webpack: Unraveling CommonsChunkPlugin

Update: With webpack v4.x.x, CommonChunkPlugin has been deprecated in favor of SplitChunksPlugin.

In a separate series, webpack By Example: Part 1, we build up a fairly sophisticated webpack configuration through a series of examples. In the last article in the series I introduced CommonChunkPlugin; however I have since realized that using it is more complex than I originally thought.

The examples’ (along with the ones from the separate series) configuration files and source code is available as a GitHub repository.

analyzer

While I had heard of webpack-bundle-analyzer, I thought it was gimmicky; however, I have since found it extremely useful in troubleshooting webpack bundles (used it heavily in writing this article).

As a reminder, the final example in the series had the following modules and dependencies:

babel-polyfill (vendor multi-main entry)
sillyname (vendor multi-main entry)
src (main entry)
+ babel-polyfill
+ src/cat (dynamic)
+ sillyname
+ src/dog (dynamic)
+ sillyname

note: vendor is example of a multi-main entry; while technically two separate entry points, they will be combined into a single bundle. On the other hand, src/cat and src/dog are examples of dynamic imports which gets split out into it’s own bundle.

Starting from the final example in the series; from the command line in the project directory we execute.

yarn add --dev webpack-bundle-analyzer

We then update webpack.config.js:

webpack.config.js

...
const CleanWebpackPlugin = require('clean-webpack-plugin')
const BundleAnalyzerPlugin = require('webpack-bundle-analyzer').BundleAnalyzerPlugin;
...
new webpack.optimize.CommonsChunkPlugin({
name: ['vendor', 'manifest'],
minChunks: Infinity,
}),
new BundleAnalyzerPlugin(),
...

From the command line in the project directory we execute.

yarn build

We now get a nice visual representation of the bundles (and their contents).

Image for post
Image for post

While it is difficult to see from this screenshot (the actual output is interactive), the bundles and their component modules are:

vendor
+ babel-polyfill
+ sillyname
main
+ src
1
+ src/cat
0
+ src/dog
manifest

Under the Hood

The relevant lines from webpack.config.js are:

webpack.config.js

...
new webpack.optimize.CommonsChunkPlugin({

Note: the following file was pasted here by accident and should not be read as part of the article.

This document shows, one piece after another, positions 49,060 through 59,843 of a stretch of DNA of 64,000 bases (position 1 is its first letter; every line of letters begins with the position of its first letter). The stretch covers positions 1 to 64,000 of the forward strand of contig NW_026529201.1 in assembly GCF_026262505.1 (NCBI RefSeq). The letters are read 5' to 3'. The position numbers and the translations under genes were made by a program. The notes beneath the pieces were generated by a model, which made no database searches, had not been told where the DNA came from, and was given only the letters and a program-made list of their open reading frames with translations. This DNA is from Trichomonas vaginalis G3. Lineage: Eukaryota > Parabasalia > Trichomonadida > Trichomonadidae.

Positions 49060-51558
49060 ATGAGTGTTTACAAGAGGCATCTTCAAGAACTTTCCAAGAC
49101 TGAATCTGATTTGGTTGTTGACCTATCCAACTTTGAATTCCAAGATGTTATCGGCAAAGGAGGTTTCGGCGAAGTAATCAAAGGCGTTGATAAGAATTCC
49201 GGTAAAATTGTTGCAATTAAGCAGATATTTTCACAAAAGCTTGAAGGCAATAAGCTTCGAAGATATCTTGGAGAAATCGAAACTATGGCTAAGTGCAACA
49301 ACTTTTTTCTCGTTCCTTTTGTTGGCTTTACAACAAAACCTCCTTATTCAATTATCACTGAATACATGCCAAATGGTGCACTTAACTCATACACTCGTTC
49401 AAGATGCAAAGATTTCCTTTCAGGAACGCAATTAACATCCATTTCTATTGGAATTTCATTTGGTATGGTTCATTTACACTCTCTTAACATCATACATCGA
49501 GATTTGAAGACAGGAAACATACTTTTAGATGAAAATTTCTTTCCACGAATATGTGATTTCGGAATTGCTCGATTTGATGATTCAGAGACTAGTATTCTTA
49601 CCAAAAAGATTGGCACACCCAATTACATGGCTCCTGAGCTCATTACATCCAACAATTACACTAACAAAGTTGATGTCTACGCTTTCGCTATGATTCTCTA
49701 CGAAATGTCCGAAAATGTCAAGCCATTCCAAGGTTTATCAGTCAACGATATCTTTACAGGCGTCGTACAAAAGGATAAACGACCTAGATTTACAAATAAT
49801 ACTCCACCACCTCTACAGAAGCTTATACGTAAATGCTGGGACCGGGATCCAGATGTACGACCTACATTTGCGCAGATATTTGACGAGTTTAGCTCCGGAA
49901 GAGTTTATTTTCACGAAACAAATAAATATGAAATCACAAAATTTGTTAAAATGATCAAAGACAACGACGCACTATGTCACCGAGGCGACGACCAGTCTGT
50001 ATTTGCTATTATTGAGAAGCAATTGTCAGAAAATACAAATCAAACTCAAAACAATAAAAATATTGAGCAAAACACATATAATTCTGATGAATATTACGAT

name: ['vendor', 'manifest'],
minChunks: Infinity,
}),
...

What happens if we remove vendor from CommonChunkPlugin configuration and build?

vendor
+ babel-polyfill
+ sillyname
main
+ src
+ babel-polyfill
1
+ src/cat
+ sillyname
0
+ src/dog
+ sillyname
manifest

What is not obvious here is how is vendor in the CommonChunkPlugin is working to move modules out of main, 1, and 0, when the minChunks is set to Infinity.

Passing `Infinity` just creates the commons chunk, but moves no modules into it.

— webpack

My best interpretation is that vendor is a special case (multi-main entry point).

One problem with this approach, however, is that we had to explicitly specify the vendor dependencies in webpack.config.js. Another one is that we, ideally, do not weigh down the vendor bundle with the sillyname module (not needed in the initial load).

min-chunks

In this example, we will get rid of the vendor multi-main entry and use CommonChunkPlugin in another way to attempt to achieve the same (or better) effect of creating the vendor bundle; the modules and dependencies are:

src (main entry)
+ babel-polyfill
+ src/cat (dynamic)
+ sillyname
+ src/dog (dynamic)
+ sillyname

The changes to webpack.config.js are:

webpack.config.js

...
devtool: env === 'production' ? 'source-map' : 'cheap-eval-source-map',
entry: './src/index.js',
output: {
...
new CleanWebpackPlugin(['dist']),
new webpack.optimize.CommonsChunkPlugin({
name: 'vendor',
minChunks: ({ resource }) => (
resource !== undefined &&
resource.indexOf('node_modules') !== -1
),
}),
new webpack.optimize.CommonsChunkPlugin({
name: 'manifest',
minChunks: Infinity,
}),

new BundleAnalyzerPlugin(),
...

In this case, we use a function as a value for minChunks; returning true for modules to be included in the vendor bundle (triggered off a condition on the resource — path to module).

The bundles and component modules in this case are:

vendor
+ babel-polyfill
main
+ src
1
+ src/cat
+ sillyname
0
+ src/dog
+ sillyname
manifest

The single entry point is src (main entry) and looking at the direct children the only module that matches the function criteria is babel-polyfill; sillyname is a direct child of src/cat and src/dog. The result is that vendor has babel-polyfill and not sillyname in it.

children

In this example, we will try something different; the changes from the last example to webpack.config.js are: